If you are looking for a great OEM-style front disc brake kit, then the Classic Disc-Brake conversion from Performance Online (POL) might be just what you need. I priced a kit for a ’68 through ’72 Chevelle, and with a price tag of $397.19, there is no reason you can’t have a quality disc brake kit on your ride. This kit delivers 11-inch brake rotors, GM calipers with brake pads, bearings and seals, spindles, and rubber brake hoses.
Even if you want to step up to drilled and slotted rotors, braided brake hoses, and powdercoated calipers, the price is still a reasonable $573.70.
After a quick search at Speedway Motors, I found a complete OE-style front disc-brake kit for $482.99. With this kit, you’ll get new, stock-height spindles, dust shields and caliper brackets, drilled and slotted rotors, calipers, stainless-steel braided hose, and inner and outer bearings and seals. The rotor diameter is 11 inches. Both kits require the use of 15-inch or larger rims. These are definitely OE-appearing performance upgrades.
The performance potential between drum and disc brakes is light-years apart. For starters, drum brakes are much more susceptible to failure because of heat and fading with hard or repeated use. Disc brakes dissipate heat much more quickly and are not as prone to brake fade. In a nutshell, unless you’re doing a Concours restoration, including a disc brake conversion in your hot-rodding budget could save you plenty in the long run.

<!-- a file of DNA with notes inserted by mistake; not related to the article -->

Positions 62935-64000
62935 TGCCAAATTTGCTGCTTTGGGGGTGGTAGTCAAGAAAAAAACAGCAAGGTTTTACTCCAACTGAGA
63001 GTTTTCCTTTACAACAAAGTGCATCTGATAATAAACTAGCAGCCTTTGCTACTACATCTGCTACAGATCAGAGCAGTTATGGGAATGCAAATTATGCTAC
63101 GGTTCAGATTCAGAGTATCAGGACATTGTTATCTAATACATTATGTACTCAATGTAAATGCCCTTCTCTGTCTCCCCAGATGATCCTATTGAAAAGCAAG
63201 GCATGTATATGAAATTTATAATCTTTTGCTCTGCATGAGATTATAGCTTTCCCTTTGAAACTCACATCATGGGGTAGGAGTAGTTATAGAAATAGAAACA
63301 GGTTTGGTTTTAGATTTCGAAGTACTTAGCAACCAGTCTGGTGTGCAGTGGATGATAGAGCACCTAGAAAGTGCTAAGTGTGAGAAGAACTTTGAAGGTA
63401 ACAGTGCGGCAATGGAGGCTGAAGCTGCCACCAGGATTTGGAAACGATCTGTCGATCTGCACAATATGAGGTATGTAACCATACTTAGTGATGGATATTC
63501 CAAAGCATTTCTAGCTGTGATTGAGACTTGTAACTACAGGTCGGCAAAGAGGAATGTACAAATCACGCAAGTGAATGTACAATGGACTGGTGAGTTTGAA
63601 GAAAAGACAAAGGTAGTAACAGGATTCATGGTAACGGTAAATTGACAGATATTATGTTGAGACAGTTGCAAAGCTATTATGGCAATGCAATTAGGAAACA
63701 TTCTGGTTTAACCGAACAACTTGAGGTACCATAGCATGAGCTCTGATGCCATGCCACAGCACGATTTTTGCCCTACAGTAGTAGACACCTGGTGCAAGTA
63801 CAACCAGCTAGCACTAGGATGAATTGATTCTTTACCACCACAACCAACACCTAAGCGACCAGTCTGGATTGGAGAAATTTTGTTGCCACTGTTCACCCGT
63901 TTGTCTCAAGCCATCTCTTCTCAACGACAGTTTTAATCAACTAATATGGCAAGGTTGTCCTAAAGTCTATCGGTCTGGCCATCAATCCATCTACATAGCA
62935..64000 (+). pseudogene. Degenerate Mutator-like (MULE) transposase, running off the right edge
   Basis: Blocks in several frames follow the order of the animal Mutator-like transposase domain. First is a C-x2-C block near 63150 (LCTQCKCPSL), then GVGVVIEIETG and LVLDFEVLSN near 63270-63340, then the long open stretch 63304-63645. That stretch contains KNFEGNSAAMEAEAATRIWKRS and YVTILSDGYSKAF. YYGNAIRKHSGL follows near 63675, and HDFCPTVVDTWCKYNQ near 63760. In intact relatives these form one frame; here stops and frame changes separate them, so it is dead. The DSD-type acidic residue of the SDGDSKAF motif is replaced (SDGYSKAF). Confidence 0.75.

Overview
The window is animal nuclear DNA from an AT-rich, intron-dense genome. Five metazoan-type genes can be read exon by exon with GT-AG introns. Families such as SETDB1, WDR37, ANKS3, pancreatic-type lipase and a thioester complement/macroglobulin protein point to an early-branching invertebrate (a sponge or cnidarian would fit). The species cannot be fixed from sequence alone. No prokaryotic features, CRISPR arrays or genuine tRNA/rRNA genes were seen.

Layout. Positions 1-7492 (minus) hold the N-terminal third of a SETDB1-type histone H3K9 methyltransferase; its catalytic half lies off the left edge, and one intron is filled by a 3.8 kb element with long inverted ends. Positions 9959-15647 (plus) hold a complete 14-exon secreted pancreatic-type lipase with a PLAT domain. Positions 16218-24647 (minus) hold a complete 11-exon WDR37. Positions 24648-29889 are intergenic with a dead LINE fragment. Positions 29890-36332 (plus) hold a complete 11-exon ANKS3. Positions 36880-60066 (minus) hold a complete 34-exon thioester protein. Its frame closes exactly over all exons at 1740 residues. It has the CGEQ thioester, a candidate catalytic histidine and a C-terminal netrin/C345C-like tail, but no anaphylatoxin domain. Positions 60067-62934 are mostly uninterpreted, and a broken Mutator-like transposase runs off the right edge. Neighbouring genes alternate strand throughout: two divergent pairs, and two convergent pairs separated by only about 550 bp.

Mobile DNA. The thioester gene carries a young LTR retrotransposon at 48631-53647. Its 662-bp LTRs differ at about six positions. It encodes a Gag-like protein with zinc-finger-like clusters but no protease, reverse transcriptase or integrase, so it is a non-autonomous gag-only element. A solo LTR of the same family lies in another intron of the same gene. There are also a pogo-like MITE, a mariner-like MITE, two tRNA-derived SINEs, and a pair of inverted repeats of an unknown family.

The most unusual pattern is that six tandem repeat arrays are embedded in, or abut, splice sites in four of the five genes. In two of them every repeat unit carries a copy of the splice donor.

Fueling The Fire
I can’t think of a single enthusiast that has not installed the quintessential performance upgrade to their ride — an aluminum intake and a four-barrel carburetor. It’s a simple upgrade that not only improves the underhood look of your classic, but will also give you more performance if you choose the right parts.
For the purpose of this article, I will mention a dual-plane intake and not show any single-plane units. The reason is, this is a list for novice hot rodders, not those looking to extract every bit of horsepower they can find from their engine when it’s spinning above 5,000 rpm.
It’s no secret that the intake and camshaft need to be compatible within a given RPM range. Since I am not getting into cam swaps with this article, a dual plane will be right in line with the typical OE-esque cams found in most cruiser hot rods.
While perusing the Speedway Motors website, I found the Edelbrock (PN 2021) Single-Quad Manifold and carb kit for $674.95. This setup is designed to fit 1957-86 small-block Chevy applications. By choosing a manifold and carburetor as a unit, it’s easy to be certain the parts will work well together. The kit includes an Edelbrock manifold, Performer or Thunder Series AVS carb, chrome fuel inlet, intake gasket set, intake bolts, and carburetor stud kit. The manifold and carbs are available with a standard satin finish or with Edelbrock’s bright EnduraShine chrome-like finish.